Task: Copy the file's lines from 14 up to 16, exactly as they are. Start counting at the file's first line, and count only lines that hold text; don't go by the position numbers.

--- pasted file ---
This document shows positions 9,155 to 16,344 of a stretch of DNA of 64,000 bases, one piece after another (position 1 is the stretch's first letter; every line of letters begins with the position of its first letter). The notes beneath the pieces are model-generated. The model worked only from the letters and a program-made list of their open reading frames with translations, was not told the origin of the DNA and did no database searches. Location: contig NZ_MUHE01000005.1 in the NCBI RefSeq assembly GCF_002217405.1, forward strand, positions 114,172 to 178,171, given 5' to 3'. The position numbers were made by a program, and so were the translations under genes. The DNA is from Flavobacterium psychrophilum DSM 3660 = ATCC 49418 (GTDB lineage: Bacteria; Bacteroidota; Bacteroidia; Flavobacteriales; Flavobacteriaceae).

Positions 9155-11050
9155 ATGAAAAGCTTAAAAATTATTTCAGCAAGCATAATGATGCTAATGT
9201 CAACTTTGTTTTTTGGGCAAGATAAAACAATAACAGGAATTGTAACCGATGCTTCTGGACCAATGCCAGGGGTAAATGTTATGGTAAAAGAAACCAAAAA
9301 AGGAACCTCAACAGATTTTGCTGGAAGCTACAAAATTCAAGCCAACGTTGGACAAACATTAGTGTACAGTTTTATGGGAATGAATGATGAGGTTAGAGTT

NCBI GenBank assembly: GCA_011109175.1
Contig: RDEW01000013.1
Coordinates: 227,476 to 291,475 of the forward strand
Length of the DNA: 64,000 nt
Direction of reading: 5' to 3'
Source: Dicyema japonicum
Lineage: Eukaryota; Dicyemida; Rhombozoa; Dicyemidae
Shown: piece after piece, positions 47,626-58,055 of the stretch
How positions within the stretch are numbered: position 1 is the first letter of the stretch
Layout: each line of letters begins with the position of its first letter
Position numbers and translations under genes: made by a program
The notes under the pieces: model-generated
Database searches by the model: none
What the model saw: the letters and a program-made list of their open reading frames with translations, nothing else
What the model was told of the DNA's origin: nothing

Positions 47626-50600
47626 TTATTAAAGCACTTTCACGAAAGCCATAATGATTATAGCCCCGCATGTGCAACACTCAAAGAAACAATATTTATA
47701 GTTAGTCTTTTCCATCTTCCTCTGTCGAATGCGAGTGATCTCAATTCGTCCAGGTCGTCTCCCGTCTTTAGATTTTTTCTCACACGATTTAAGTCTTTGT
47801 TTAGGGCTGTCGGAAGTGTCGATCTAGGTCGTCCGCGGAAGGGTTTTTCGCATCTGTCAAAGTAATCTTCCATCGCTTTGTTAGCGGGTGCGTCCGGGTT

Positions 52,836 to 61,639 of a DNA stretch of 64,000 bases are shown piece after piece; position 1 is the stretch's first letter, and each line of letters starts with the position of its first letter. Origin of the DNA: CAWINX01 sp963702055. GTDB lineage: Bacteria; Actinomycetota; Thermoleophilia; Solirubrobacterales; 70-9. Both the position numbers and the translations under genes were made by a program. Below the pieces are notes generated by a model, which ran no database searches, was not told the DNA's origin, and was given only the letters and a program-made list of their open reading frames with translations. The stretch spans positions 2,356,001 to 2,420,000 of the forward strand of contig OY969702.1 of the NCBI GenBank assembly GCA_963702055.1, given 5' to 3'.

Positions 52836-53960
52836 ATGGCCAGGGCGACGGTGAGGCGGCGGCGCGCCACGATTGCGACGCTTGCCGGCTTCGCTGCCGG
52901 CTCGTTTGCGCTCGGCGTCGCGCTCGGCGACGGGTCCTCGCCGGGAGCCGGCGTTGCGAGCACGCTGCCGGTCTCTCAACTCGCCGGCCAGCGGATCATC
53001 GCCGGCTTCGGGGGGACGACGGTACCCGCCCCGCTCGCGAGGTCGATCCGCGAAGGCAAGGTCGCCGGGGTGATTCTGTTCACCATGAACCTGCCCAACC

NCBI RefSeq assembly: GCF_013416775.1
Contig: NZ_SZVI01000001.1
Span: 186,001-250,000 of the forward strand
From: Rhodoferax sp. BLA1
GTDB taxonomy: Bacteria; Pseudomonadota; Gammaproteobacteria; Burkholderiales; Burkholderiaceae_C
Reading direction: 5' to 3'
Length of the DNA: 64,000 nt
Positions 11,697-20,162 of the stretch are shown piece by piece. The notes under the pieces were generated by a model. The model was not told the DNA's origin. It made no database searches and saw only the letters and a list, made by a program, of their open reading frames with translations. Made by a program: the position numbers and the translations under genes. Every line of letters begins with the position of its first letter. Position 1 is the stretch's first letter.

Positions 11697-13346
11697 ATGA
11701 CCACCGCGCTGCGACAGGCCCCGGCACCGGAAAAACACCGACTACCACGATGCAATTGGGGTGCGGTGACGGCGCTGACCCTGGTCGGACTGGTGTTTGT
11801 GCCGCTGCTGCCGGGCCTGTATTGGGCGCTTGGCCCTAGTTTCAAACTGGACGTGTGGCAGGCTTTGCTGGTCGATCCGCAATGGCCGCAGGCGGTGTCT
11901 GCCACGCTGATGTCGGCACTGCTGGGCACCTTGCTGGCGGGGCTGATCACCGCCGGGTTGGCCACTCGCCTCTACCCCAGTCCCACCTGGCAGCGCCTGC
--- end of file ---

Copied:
How positions within the stretch are numbered: position 1 is the first letter of the stretch
Layout: each line of letters begins with the position of its first letter
Position numbers and translations under genes: made by a program